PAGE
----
Different forms of homeostatic plasticity are engaged with distinct temporal profiles


Dr D. V. Buonomano, as above.
E-mail: dbuono@ucla.edu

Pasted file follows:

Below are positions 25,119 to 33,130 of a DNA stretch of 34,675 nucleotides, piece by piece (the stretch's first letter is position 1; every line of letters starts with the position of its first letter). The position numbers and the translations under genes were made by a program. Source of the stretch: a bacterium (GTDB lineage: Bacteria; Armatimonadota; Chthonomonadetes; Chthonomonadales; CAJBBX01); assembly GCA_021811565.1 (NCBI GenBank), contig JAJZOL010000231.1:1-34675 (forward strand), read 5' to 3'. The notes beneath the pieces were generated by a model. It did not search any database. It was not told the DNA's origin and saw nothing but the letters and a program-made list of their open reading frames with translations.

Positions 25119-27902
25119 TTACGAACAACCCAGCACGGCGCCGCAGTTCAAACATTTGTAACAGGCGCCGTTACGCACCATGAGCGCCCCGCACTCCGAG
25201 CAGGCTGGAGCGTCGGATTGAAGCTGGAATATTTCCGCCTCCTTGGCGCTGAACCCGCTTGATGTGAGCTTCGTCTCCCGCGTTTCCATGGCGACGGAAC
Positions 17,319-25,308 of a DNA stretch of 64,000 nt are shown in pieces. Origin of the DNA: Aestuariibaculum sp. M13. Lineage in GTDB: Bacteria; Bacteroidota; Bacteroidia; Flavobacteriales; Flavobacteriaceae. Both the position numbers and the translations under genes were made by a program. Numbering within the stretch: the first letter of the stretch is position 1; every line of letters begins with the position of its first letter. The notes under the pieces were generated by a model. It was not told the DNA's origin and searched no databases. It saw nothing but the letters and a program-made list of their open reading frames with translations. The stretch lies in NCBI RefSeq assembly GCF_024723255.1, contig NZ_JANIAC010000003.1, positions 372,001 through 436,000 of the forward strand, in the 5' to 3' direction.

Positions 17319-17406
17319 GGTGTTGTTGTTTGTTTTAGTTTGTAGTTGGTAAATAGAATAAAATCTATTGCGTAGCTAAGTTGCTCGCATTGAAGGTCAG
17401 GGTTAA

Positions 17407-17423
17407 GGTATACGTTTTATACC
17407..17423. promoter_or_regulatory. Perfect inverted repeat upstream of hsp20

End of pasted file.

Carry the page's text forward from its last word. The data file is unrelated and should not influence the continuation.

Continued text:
Global changes in network activity have been reported to induce homeostatic plasticity at multiple synaptic and cellular loci. Though individual types of plasticity are normally examined in isolation, it is their interactions and net effect that will ultimately determine their functional consequences. Here we examine homeostatic plasticity of both inhibition and intrinsic excitability in parallel in rat organotypic hippocampal slices. As previous studies have not examined inhibitory plasticity using a functional measure, inhibition was measured by the ability of evoked inhibitory postsynaptic potentials (IPSPs) to suppress action potentials, as well as IPSP amplitude. We show that manipulations of network activity can both up- and downregulate functional inhibition, as well as intrinsic excitability. However, these forms of plasticity are dissociable. Specifically, robust changes in intrinsic excitability were observed in the absence of inhibitory plasticity, and shifts in inhibition, but not excitability, appear to be sensitive to developmental stage. Our data establish that while the two forms of homeostatic plasticity can be engaged in parallel, there is a specific order in which they are expressed, with changes in excitability preceding those in inhibition. We propose that changes in intrinsic excitability occur first in order to stabilize network activity while optimizing the preservation of information stored in synaptic strengths by restricting changes that will disrupt the balance of synaptic excitation and inhibition.